It’s not realistic? Then you need to make more time available, remove some tasks (perhaps instead of reading these 30 articles you could read only 10?) or push the deadline further. It’s simple mathematics. Either way, if you can estimate the time needed to complete a project, you’ll be more in control and it will be easier to meet your deadline. And if you don’t meet it, you will have learned something from it and you will be less tempted, I hope, to blame yourself for it (no, you’re not lazy), because you will have a more factual approach to evaluate the situation.
The Funnier Strategies
While some of these ideas come from my experiences or my readings, others – the funniest ones – come from a brainstorming I did with grad students last week in one of our online writing retreats. We had a lot of fun telling each other these experiences, and I thank everyone for sharing their best tips or anecdotes with me.
Commit to meet your deadline or pay. Entrust a friend with a $100 or $50 (or $20 or $10, but it has to hurt a little). Let them know that you have a paper to finish by (- insert the date here -). If you meet your deadline, they’ll give you back your money. But if you don’t, they can spend it. Hopefully it will be on a nice diner with you. One variant could be to offer to pay diner for your friend if you don’t meet your deadline. Perhaps it is a safer investment.
Encourage a charity or… Same idea here, but with a crooked twist. Again, entrust your friend with a predetermined amount of money. This time, if you meet your deadline, you can choose the charity to which your money will be donated. However, if you don’t succeed at meeting your deadline, your friend will donate your cheque to a political organization you highly dislike. That should do the trick if the previous strategy had failed. Please note: avoid this strategy if you are a fan of Fifty Shades of Grey (as this might not be an incentive to finish on time).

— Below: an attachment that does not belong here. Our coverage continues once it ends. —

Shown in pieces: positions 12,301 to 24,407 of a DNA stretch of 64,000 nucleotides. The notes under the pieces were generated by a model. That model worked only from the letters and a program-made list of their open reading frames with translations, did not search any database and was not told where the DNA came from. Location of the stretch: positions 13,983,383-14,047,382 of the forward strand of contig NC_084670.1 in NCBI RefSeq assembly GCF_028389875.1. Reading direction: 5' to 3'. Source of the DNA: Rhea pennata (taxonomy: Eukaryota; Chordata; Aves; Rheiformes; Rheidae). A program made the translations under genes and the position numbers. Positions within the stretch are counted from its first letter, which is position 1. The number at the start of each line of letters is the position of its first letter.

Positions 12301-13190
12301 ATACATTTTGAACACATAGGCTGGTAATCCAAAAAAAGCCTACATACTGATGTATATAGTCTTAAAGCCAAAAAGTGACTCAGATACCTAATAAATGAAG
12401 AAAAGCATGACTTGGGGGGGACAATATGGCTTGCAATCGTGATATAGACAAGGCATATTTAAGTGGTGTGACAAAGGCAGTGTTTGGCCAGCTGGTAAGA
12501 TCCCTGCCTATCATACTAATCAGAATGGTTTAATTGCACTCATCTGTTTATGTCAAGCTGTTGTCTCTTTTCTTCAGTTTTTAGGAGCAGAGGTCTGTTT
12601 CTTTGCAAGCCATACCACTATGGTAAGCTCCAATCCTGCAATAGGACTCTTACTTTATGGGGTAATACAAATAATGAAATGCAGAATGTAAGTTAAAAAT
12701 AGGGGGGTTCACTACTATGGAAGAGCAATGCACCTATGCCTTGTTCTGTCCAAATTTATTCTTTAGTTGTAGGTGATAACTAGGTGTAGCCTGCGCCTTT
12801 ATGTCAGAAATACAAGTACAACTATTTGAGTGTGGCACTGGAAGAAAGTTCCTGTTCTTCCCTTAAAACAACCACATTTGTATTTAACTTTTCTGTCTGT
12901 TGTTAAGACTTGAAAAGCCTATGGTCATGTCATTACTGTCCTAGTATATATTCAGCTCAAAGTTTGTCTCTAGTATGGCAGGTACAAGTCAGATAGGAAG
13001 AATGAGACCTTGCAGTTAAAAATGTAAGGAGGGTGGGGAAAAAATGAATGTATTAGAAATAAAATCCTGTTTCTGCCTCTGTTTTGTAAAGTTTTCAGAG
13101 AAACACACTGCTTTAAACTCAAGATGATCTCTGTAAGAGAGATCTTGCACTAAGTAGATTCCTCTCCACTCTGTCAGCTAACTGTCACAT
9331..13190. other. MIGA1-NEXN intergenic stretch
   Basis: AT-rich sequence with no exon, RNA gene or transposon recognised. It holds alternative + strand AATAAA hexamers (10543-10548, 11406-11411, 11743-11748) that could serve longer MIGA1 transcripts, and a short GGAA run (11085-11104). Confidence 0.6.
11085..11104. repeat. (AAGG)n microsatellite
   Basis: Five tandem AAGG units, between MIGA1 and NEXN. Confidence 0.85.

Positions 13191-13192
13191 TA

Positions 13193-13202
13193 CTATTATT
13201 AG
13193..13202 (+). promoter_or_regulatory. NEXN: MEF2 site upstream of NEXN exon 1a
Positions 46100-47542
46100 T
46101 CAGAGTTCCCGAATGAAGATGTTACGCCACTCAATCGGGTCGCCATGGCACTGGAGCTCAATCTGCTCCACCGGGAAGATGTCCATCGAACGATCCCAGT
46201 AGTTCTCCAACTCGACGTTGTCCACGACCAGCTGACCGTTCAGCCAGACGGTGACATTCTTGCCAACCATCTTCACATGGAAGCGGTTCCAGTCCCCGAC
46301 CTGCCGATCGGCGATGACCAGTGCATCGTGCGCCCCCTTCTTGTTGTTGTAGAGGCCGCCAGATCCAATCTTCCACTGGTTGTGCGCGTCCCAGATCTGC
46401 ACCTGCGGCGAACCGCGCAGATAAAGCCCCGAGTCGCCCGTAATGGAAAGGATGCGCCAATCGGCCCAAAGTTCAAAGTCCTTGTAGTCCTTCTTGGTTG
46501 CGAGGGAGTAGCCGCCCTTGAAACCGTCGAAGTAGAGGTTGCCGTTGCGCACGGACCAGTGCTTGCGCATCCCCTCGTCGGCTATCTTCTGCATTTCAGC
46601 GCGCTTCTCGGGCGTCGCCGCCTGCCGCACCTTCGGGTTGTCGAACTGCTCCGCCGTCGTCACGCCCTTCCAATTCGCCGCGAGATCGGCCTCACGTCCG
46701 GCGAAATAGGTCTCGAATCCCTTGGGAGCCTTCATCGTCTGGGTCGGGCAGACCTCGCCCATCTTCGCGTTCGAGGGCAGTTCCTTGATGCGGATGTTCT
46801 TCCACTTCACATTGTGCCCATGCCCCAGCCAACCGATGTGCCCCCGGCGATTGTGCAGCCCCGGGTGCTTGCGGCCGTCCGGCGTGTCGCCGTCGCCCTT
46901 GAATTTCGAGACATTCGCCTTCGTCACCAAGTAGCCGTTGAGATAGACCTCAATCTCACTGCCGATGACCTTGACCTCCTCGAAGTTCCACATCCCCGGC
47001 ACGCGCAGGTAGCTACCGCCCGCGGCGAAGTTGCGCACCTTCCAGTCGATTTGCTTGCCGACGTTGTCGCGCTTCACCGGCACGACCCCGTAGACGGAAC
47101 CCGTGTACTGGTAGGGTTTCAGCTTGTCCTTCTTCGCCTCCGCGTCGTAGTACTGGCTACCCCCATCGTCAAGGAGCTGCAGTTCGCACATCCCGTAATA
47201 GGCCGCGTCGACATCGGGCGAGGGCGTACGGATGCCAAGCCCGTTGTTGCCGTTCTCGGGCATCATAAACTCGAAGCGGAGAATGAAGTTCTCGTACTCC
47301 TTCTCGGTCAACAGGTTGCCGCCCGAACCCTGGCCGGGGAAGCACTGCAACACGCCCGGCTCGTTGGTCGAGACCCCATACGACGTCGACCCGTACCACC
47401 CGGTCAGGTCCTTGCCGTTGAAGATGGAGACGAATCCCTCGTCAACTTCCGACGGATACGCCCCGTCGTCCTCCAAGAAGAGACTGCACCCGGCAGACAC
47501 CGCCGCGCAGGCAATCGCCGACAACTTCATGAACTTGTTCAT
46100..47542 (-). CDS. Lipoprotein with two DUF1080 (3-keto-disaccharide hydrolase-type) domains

Treat Yourself. Here, we go from a punitive incentive to a rewarding one. Perhaps a better idea. The chosen reward should be an extra treat, on top of what you do usually, because we all know that it cannot always be all about our thesis. In this scenario, you set a goal for a writing session, a day, a week, a month or anything length of time you wish. You want your goal to be bound to a deadline, not just a task. “Finish Chapter 4” won’t do it because, because, let’s face it, a chapter is never really done. But “Finish Chapter 4 by July 31st (2020),” now, that’s something specific, measurable, attainable, realistic and timebound. In other words, a SMART goal. Decide ahead of time what will be your special reward: a weekend away, diner in a fancy restaurant, an entire day reading in a hammock or bathing in the sun, etc.). And honor it, while feeling great to know that you’ve just outsmarted Parkinson’s Law.
You have another idea which is not include here? Please share it below in the comments section!
Izmailov, Azar, Diana Korneva and Artem Kozhemiakin. “Project management using buffers of time and resources,” Procedia. Social and Behavioural Sciences, 2016, http://dspace.kpfu.ru/xmlui/handle/net/104569.
Chen, Bo and Nicholas G. Hall. “Incentive schemes for resolving Parkinson’s Law in project management,” European Journal of Operational Research, 2020, https://doi.org/10.1016/j.ejor.2020.06.006.
Parkinson, Cyril Northcote. “Parkinson’s Law,” The Economist, 1955, https://www.economist.com/news/1955/11/19/parkinsons-law.
Mariève is a sessional lecturer at the McGill Writing Centre and a PhD student planning on finishing her thesis by the fall 2020.